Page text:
UK pension schemes are expecting the Defined Benefit (DB) Funding Code, currently in consultation, to affect the way they are run in the future, a recent poll by Aon has found.

At a recent Aon webinar on the funding code consultation, almost 250 attendees were asked how material they thought the new funding regime would be to the way their schemes are run, with 42% of respondents indicating that they thought it would have either a moderate or a significant impact.

A further 48% thought it would have some impact, while only 10% thought it would have little or no impact.

Matthew Arends, partner and head of UK retirement policy at Aon, said: “It’s clear that the consultation on the DB Funding Code is concentrating minds at UK pension schemes with few believing that its effects will be negligible. The essence of the new code is simple: to ensure all DB schemes – including open ones – have a low-risk target and a plan to reach it by the time the scheme matures.”

However, Aon’s last Global Pension Risk Survey in 2021 showed that – even then – 81% of schemes already had a low-risk target and that the average expected time to reach full funding on that measure was just 8.8 years.

“So does the new code add much that’s new and needed? It does provide a welcome degree of latitude in many areas but it also contains several prescriptive elements. These include the requirement to agree most aspects of the plan with the sponsor, a new maximum risk check, the requirement to de-risk the target by a hard deadline based on the scheme’s duration of liabilities, and a much greater focus on quantifying the employers’ prospects and available cash, which are key determinants of the covenant’s strength,” Arends said.

He added: “During a period when they have been navigating new forms of volatility, we have also seen a growing burden on trustees and schemes – but the new funding regime would require further documentation to describe and monitor de-risking plans. The question remains whether the impact will be to drive better DB risk management, or whether it will simply be unnecessary interference in the well-established plans that schemes generally now have.”

Phoenix Group joins Transition Pathway Initiative

Phoenix Group, the UK’s largest long-term savings and retirement business, has joined the  Transition Pathway Initiative (TPI), committing to using the TPI tool and its findings on how prepared companies are for the transition to a low carbon economy, within its decision-making.

This addition brings the assets under management and advice of TPI’s investor supporters above $50trn. The TPI board comprises asset owners from Europe, the US and Australasia.

Phoenix’s membership of the board will bring considerable insight and further adds to the growing momentum behind TPI as well as the role of investors in the global climate transition, TPI said.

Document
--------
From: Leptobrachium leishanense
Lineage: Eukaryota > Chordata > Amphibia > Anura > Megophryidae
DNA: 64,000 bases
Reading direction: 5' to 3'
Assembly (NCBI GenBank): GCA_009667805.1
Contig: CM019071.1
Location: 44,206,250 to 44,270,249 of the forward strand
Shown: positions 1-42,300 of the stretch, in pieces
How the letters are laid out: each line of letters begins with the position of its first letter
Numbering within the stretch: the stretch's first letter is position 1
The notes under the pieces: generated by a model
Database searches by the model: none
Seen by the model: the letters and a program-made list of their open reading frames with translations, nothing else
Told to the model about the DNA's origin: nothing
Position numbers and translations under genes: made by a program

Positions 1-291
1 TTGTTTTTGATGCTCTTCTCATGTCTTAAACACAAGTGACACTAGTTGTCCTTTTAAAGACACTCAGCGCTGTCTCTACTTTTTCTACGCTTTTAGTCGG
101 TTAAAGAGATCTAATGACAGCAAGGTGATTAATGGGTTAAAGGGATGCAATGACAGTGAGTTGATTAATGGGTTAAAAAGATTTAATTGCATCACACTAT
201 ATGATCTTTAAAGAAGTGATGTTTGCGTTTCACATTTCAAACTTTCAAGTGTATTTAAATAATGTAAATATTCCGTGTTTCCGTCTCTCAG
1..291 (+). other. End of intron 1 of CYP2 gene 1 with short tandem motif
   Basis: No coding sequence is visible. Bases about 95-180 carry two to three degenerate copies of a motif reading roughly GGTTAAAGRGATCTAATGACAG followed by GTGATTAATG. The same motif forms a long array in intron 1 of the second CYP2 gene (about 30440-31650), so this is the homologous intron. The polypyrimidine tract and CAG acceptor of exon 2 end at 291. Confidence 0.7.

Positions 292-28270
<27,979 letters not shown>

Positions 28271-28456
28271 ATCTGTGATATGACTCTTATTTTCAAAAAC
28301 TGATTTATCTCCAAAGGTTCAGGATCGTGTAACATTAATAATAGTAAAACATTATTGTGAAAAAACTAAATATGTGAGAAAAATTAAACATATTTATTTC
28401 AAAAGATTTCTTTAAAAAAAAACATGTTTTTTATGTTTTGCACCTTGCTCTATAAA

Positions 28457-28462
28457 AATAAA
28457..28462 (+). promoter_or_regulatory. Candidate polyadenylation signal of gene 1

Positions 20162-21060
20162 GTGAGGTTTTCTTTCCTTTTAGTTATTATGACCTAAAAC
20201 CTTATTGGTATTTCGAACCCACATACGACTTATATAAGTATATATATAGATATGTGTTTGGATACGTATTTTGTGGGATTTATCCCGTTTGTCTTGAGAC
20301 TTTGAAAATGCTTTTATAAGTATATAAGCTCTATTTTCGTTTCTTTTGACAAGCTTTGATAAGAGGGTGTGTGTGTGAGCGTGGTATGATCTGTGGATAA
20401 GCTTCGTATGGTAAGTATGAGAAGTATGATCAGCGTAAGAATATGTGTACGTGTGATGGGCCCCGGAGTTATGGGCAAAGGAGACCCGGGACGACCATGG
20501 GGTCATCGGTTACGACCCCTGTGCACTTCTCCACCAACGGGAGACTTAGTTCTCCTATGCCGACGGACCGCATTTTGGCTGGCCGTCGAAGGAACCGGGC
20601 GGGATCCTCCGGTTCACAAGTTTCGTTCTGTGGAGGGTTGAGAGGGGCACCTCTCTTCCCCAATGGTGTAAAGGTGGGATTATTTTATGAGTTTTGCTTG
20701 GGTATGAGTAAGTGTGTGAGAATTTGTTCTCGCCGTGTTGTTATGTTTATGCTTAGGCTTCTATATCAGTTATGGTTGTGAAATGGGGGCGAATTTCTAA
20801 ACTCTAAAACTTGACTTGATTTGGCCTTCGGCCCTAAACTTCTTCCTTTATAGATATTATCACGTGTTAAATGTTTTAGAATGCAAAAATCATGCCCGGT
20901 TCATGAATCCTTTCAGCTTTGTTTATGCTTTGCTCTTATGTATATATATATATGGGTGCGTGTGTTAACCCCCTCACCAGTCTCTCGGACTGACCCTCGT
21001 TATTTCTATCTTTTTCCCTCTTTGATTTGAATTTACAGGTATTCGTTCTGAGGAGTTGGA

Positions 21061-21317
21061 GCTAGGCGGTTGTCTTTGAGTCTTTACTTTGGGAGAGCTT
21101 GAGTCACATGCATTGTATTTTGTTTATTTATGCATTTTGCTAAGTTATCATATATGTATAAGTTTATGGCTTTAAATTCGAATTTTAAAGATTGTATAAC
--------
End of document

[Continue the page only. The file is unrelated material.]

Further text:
Adam Matthews, chair of TPI and chief responsible investment officer at the Church of England Pensions Board, said: “TPI data empowers investors to understand and drive the low-carbon transition, providing independent, open-access and scientifically rigorous data on the world’s largest high-emitting companies. As long-term stewards of capital, cognisant of the risks and opportunities presented by the low carbon transition, Phoenix Group is a natural addition to the TPI board.”

Sindhu Krishna, head of sustainable investments at Phoenix Group, said: “Decarbonisation objectives are central to our investment strategy in order to manage risks and opportunities arising from the transition to low carbon economy. In becoming a member and joining the board of the Transition Pathways Initiative, it will allow us to continue to pursue our science-based approach to decarbonising our portfolio whilst helping others across a number of sectors to do the same.”

Multiple pensions dashboards already a reality, says Moneyhub

In response to the open consultations on pensions dashboards launched by the Financial Conduct Authority (FCA) and the Pensions Dashboards Programme (PDP) last December, open data platform Moneyhub has shown its support for multiple pensions dashboards saying this is already a reality.

Multiple commercial pensions dashboards will enable consumers to encounter and utilise dashboards from trusted brands from banks to pension providers, whom Moneyhub has already built a relationship with.

Additionally, Moneyhub is already seeing a high interest from the industry, with many planning to whitelabel its own platform in order to seek authorisation from the FCA and then enter the market and support their customers.

The platform also supports the FCA’s findings that a simple ‘find and view’ service would not be going far enough for consumers. Moneyhub strongly supports the FCA’s proposal to allow authorised Pensions Dashboard Service (PDS) firms to also offer post-view services (PVSs). This will enable customers once they see all their pensions in one place to understand the possible next steps. This, for example, could be exploring consolidating the pensions or arranging a conversation with the government’s free PensionWise service.

Dan Scholey, chief commercial officer at Moneyhub, said: “The most recent proposals make clear that it is not the pensions dashboard, but dashboards in the plural. Most have been in the habit of thinking of a single pensions dashboard, but in the UK, it’s clear that there will be multiple dashboards available for customers to choose from.”